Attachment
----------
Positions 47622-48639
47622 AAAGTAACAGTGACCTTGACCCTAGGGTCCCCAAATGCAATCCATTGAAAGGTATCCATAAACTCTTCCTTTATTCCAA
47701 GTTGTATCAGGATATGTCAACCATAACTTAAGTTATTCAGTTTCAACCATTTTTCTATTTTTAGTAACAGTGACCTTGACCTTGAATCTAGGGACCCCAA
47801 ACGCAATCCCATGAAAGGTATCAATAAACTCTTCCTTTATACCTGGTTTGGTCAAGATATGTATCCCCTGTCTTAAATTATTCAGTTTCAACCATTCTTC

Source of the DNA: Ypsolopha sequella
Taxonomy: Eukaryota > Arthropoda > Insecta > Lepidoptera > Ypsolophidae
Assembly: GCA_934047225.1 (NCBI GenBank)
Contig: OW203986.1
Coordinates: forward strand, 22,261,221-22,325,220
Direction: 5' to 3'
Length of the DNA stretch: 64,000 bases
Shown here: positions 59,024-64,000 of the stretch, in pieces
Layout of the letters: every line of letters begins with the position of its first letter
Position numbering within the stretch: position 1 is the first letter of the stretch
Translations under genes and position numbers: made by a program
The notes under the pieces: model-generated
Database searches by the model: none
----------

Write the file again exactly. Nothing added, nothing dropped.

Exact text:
Positions 47622-48639
47622 AAAGTAACAGTGACCTTGACCCTAGGGTCCCCAAATGCAATCCATTGAAAGGTATCCATAAACTCTTCCTTTATTCCAA
47701 GTTGTATCAGGATATGTCAACCATAACTTAAGTTATTCAGTTTCAACCATTTTTCTATTTTTAGTAACAGTGACCTTGACCTTGAATCTAGGGACCCCAA
47801 ACGCAATCCCATGAAAGGTATCAATAAACTCTTCCTTTATACCTGGTTTGGTCAAGATATGTATCCCCTGTCTTAAATTATTCAGTTTCAACCATTCTTC

Source of the DNA: Ypsolopha sequella
Taxonomy: Eukaryota > Arthropoda > Insecta > Lepidoptera > Ypsolophidae
Assembly: GCA_934047225.1 (NCBI GenBank)
Contig: OW203986.1
Coordinates: forward strand, 22,261,221-22,325,220
Direction: 5' to 3'
Length of the DNA stretch: 64,000 bases
Shown here: positions 59,024-64,000 of the stretch, in pieces
Layout of the letters: every line of letters begins with the position of its first letter
Position numbering within the stretch: position 1 is the first letter of the stretch
Translations under genes and position numbers: made by a program
The notes under the pieces: model-generated
Database searches by the model: none